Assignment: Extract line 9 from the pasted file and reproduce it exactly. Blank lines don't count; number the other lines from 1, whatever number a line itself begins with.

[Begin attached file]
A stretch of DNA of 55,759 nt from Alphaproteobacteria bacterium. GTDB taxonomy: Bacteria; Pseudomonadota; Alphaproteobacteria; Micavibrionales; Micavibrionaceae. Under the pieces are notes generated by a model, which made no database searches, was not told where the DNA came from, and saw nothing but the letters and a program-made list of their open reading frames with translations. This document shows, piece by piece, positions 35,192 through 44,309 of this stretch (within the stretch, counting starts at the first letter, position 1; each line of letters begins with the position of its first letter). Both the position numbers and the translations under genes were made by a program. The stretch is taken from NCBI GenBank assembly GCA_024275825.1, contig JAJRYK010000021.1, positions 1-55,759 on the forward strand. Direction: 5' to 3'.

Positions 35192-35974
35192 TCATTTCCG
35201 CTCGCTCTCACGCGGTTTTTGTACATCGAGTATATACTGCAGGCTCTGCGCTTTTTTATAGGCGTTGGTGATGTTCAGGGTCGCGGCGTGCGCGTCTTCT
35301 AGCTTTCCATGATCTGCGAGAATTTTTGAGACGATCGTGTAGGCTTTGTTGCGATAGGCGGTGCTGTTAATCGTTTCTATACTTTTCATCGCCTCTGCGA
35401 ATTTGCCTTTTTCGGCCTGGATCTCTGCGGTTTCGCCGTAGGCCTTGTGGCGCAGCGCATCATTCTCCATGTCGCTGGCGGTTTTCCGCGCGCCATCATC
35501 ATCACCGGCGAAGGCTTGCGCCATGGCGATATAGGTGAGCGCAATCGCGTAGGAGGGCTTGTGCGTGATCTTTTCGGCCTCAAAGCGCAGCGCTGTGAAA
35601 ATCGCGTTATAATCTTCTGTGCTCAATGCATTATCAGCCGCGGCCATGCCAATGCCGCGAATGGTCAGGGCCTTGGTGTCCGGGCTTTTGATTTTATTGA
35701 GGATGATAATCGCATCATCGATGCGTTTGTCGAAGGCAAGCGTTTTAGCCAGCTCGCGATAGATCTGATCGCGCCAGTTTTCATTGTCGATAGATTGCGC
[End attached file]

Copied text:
35701 GGATGATAATCGCATCATCGATGCGTTTGTCGAAGGCAAGCGTTTTAGCCAGCTCGCGATAGATCTGATCGCGCCAGTTTTCATTGTCGATAGATTGCGC